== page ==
In these cases, ill-people request euthanasia to die with “dignity” and peace, without having to go through the tremendous pain caused by the psychological or mental disease. Kay Smith, a palliative care nurse that is expected to die from the condition sepsis (a life-threatening perilous reaction to an infection that can prompt tissue harm, organ disappointment, and demise), wants to have the freedom of choosing when to die so that here last memory to her daughters isn’t the one of a horrifying death: “My legacy to both of my daughters is to be independent, and love, and I want that to be the final memory of me – not a horrible, nasty death.”

Consequently, many argue that just a decent quality life merits living. Various times, the person in coma will become a burden to its relatives, specifically the most loved ones such as family and close friends. In Oregon, an American state where euthanasia is legal, about 66 percent of patients ending it all have communicated worry about being a “load” on others. When presented in such state, the capability of carrying out activities that directly influence the person’s wish to live is absent, therefore there is a privation of independence, so the one’s that favor euthanasia argue that there is a clear reason to be allowed to depart to the afterlife. A current survey made in Oregon, shows that one of the major reasons for recurring to euthanasia is because of the incapability of performing real life enjoyable activities.

In addition, another reason that some promoters of euthanasia argue, is of economic concern. The argument is about the amount of money that can be saved from annual spending on health care assistance. For example, in Canada, according to the Canadian Medical Association Journal, “Medical assistance in dying could reduce annual health care spending across Canada by between $34.7 million and $138.8 million, exceeding the $1.5–$14.8 million in direct costs associated with its implementation,” giving a clear reason for the legalization of the method concerning the country’s economy, whereas in the Netherlands and Belgium, the countries could also save up to 139 million dollars every year.

On the other hand, there is also a vast amount of people against the concept and the practice of euthanasia. Regardless of whether euthanasia is considered an “ethical” practice, the split is basically more or less the same, for and against. The ones that oppose euthanasia majorly favor the concept of sanctity and appreciation of life and although there are many atheist people that do not support euthanasia, most of the opposers are religious people, mainly Christians.

The religion believes that every life is one worth of living, and that suffering and enduring may have esteem as every single individual should be taken into consideration, emphasizing the fact that our future is in god’s hands and faith in god needs to be present. Christianity believes that suffering can have a spot in God’s arrangement, and that it enables the sufferer to partake in Christ’s misery and his recovering penance. They trust that Christ will be available to partake in the enduring of the adherent.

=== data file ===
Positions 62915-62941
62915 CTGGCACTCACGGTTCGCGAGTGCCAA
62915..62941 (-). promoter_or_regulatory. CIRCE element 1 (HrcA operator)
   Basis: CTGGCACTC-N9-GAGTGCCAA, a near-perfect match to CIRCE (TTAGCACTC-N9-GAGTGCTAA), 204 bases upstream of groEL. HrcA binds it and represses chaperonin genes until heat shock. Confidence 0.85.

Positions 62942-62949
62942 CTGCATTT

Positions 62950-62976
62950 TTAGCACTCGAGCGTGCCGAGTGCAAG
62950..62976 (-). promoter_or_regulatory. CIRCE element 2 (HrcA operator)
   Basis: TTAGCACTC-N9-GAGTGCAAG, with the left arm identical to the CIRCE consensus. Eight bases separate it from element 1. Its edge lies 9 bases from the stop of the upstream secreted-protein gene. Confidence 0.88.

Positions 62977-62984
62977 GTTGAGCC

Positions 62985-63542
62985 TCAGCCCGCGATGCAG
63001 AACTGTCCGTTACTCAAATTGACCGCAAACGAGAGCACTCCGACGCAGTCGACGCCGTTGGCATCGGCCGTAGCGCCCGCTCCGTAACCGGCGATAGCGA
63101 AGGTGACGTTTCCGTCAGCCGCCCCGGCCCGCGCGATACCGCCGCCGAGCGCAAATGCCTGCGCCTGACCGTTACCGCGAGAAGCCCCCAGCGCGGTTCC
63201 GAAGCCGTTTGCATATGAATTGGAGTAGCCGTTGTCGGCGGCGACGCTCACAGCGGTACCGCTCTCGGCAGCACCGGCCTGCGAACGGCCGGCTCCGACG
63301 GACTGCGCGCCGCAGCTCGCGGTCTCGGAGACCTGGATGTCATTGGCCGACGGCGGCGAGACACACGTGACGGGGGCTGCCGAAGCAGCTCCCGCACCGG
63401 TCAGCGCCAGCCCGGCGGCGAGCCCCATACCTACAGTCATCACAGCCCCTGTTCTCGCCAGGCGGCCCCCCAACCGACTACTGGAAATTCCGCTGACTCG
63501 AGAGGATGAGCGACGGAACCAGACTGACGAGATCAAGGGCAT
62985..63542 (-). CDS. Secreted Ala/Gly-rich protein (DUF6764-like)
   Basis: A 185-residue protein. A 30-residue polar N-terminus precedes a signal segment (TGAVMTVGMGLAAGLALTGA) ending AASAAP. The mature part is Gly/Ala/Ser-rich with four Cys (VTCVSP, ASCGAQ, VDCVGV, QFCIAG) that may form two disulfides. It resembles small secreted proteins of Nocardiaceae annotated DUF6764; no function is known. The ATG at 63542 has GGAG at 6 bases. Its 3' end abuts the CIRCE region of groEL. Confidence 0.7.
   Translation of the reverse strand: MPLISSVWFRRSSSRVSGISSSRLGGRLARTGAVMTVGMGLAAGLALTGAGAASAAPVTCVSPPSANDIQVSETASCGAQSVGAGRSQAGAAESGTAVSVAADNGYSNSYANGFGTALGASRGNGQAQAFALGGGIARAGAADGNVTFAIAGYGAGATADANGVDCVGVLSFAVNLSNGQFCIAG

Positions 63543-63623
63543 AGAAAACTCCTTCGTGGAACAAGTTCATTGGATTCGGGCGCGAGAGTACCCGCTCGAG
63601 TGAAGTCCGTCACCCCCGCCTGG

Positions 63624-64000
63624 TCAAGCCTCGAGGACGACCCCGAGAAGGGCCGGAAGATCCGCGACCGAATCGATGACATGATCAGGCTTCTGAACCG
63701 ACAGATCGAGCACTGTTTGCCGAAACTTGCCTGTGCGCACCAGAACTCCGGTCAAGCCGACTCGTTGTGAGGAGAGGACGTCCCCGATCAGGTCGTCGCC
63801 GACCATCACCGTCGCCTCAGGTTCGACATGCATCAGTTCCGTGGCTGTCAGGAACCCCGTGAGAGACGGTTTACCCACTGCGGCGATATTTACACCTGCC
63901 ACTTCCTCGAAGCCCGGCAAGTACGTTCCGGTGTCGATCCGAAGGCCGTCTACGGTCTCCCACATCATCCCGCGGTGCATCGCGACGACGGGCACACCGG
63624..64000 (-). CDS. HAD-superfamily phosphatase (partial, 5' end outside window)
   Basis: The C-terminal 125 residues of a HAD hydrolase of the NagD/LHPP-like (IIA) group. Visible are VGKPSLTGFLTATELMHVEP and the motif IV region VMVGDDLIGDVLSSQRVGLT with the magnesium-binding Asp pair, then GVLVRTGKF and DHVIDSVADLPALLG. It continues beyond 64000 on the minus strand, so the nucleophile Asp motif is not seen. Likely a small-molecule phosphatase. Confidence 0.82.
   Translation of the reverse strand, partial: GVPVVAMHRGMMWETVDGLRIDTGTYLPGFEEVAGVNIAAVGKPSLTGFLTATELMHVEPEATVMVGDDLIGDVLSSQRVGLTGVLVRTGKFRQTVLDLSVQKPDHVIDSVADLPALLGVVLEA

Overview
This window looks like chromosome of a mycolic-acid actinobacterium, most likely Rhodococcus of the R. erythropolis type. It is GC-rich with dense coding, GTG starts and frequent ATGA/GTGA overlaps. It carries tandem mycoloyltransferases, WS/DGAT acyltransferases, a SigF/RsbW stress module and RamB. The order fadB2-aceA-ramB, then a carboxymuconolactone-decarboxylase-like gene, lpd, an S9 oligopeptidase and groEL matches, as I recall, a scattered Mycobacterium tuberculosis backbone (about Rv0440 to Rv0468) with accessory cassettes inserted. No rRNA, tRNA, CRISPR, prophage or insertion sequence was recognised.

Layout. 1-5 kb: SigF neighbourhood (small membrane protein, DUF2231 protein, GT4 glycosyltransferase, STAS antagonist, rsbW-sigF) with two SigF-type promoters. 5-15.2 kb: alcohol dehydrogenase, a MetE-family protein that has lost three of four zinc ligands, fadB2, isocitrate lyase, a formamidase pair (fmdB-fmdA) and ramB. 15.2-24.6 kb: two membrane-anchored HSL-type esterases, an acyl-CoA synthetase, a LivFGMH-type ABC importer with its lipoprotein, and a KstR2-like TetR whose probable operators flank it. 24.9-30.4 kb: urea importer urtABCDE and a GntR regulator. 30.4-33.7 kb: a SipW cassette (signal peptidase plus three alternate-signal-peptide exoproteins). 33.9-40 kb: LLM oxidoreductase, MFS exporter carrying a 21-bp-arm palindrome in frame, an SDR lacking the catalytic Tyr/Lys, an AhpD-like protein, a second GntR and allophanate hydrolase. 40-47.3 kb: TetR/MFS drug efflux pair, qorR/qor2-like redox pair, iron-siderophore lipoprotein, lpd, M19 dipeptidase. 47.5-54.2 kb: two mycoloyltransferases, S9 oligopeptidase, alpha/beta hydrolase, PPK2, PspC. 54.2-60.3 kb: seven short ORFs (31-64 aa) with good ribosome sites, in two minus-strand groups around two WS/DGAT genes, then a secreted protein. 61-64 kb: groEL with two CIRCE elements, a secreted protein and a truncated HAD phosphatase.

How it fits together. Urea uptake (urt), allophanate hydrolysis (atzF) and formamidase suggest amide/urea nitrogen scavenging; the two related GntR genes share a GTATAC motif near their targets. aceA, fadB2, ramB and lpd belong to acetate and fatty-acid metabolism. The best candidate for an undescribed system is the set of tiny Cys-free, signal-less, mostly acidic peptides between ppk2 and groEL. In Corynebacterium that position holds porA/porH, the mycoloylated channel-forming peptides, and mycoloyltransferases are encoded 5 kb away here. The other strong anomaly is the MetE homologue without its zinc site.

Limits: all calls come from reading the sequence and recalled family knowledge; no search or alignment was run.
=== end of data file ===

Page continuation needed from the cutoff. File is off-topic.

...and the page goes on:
The pope John Paul II that has been the leader of the Catholic Church from 1978 to 2005, once said that “It is suffering, more than anything else, which clears the way for the grace which transforms human souls”, proving that many Christians accept suffering on account of its benefit. Furthermore, also religious individuals argue that by tolerating the practice of euthanasia, it disregards the lives of the handicapped and ill patients considering them as sub-par, in the public eye. Concerning the disabled opinions, many argue that everyone should be equal and have the same right to live, as there are many disabled people who really enjoy their lifestyles. Because of the reasons presented, religion considers the method morally wrong as it opposes their believes that life is a precious gift from god.

Concerning the medical expert, many advocates of the opposition argue that legalizing euthanasia would give an excessive amount of control to the specialist accompaning the patient. Prior to the era of Christ, there was an ancient Greek physician named Hippocrates, who is now seen as the father of Medicine. Back then he had two main roles, to heal and to kill. As technology evolved, doctors now must learn and understand on when to let the patient die or try to save their lives, according to the patient’s current health status. Now a days most of the specialists handle these patients properly, however, in many cases the medical diagnosis is wrong and with convenient palliative care, the patient can be saved.

Cite this paper

Legalization of Euthanasia. (2020, Sep 12). Retrieved from https://samploon.com/legalization-of-euthanasia/